In the United States there are two major classes of crimes: felony and misdemeanor. A felony is considered a more serious crime than a misdemeanor.

The penalties for a felony are steeper than those for a misdemeanor, i.e., more jail time, or even death. Plus, as noted above, the loss of certain rights (e.g., the right to vote) and privileges (e.g., being a police officer, or becoming an immigrant).

The person convicted of a felony is called felon.

It is interesting that the US immigration laws prohibit one from immigration only if he was convicted of a felony. He may have committed it and not been convicted, and thus be eligible for immigration.

For example, a woman may have been a prostitute in her country. While prostitution is a felony in many US states, if it was OK in her country, and thus she was not convicted for a felony there, she may be permitted to immigrate to the US even if she admits to having been a prostitute.

Fel"o*ny (?), n.; pl. Felonies (#). [OE. felonie cruelty, OF. felonie, F. f'elonie treachery, malice. See Felon, n.]

1. Feudal Law

An act on the part of the vassal which cost him his fee by forfeiture.


2. O. Eng. Law

An offense which occasions a total forfeiture either lands or goods, or both, at the common law, and to which capital or other punishment may be added, according to the degree of guilt.


A heinous crime; especially, a crime punishable by death or imprisonment.

Forfeiture for crime having been generally abolished in the United States, the term felony, in American law, has lost this point of distinction; and its meaning, where not fixed by statute, is somewhat vague and undefined; generally, however, it is used to denote an offense of a high grade, punishable either capitally or by a term of imprisonment. In Massachusetts, by statute, any crime punishable by death or imprisonment in the state prison, and no other, is a felony; so in New York. the tendency now is to obliterate the distinction between felonies and misdemeanors; and this has been done partially in England, and completely in some of the States of the Union. The distinction is purely arbitrary, and its entire abolition is only a question of time.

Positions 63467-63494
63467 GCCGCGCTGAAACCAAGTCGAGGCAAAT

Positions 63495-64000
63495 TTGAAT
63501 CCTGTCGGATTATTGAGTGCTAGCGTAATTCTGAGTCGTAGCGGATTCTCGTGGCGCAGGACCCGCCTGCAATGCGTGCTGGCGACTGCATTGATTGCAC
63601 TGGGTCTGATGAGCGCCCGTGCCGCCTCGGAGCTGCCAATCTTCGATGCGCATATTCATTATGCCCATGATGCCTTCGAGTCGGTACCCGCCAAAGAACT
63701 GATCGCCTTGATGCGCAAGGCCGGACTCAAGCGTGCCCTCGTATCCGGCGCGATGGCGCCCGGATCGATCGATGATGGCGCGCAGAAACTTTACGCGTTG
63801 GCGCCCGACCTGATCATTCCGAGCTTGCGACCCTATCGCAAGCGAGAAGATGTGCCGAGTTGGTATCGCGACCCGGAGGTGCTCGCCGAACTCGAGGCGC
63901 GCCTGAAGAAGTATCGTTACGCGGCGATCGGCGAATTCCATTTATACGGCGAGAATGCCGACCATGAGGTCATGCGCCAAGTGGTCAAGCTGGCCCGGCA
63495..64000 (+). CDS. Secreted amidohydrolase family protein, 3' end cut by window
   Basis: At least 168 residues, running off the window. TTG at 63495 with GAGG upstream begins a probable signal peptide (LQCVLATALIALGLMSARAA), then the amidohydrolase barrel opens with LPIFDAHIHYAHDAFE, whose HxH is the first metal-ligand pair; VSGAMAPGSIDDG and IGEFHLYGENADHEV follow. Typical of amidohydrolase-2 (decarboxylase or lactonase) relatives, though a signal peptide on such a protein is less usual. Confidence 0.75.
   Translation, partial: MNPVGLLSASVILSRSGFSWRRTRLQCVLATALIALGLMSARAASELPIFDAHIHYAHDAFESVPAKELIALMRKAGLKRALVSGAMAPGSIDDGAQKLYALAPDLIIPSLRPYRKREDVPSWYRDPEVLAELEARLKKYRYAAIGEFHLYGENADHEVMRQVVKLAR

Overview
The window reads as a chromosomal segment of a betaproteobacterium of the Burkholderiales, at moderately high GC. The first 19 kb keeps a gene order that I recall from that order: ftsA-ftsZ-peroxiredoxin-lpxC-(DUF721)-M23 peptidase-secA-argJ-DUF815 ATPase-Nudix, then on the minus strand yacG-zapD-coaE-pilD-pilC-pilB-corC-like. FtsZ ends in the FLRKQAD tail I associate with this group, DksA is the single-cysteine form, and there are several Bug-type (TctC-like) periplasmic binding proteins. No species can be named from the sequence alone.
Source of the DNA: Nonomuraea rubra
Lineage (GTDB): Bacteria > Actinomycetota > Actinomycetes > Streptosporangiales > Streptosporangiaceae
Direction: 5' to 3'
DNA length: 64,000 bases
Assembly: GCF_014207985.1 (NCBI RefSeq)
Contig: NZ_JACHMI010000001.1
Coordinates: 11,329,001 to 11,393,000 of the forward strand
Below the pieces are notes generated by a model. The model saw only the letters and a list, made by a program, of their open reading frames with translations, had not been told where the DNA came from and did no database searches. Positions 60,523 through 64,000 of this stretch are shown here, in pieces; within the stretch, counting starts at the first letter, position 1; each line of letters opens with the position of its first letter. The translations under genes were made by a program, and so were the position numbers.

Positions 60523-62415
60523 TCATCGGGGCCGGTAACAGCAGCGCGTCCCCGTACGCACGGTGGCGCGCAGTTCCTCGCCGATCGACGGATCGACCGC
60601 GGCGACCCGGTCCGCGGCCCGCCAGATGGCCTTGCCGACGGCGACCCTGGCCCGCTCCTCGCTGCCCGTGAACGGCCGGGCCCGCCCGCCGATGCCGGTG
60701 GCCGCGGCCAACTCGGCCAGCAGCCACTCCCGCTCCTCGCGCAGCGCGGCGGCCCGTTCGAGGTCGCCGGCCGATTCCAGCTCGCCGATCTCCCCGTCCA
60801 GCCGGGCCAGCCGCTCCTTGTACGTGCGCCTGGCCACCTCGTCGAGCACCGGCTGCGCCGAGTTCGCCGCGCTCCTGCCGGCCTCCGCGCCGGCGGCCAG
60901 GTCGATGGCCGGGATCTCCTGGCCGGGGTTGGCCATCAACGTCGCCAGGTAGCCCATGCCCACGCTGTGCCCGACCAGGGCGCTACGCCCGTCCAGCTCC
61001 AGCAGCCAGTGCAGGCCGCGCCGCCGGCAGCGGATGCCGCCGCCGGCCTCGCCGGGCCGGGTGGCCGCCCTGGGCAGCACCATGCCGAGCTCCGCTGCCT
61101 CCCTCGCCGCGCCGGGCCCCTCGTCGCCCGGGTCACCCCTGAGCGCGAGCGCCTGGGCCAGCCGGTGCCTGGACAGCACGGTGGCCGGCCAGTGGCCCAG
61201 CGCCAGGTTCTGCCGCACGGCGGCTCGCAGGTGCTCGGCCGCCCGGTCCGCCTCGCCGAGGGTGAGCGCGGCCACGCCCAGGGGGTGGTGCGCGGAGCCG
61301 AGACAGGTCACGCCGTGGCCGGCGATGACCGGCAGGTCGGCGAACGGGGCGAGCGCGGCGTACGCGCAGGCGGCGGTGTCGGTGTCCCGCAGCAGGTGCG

There is no lawyer who would undertake to tell what a felony is, otherwise than by enumerating the various kinds of offenses which are so called. originally, the word felony had a meaning: it denoted all offenses the penalty of which included forfeiture of goods; but subsequent acts of Parliament have declared various offenses to be felonies, without enjoining that penalty, and have taken away the penalty from others, which continue, nevertheless, to be called felonies, insomuch that the acts so called have now no property whatever in common, save that of being unlawful and purnishable.

J. S. Mill.

To compound a felony

To compound a felony

. See under Compound, v. t.


© Webster 1913.

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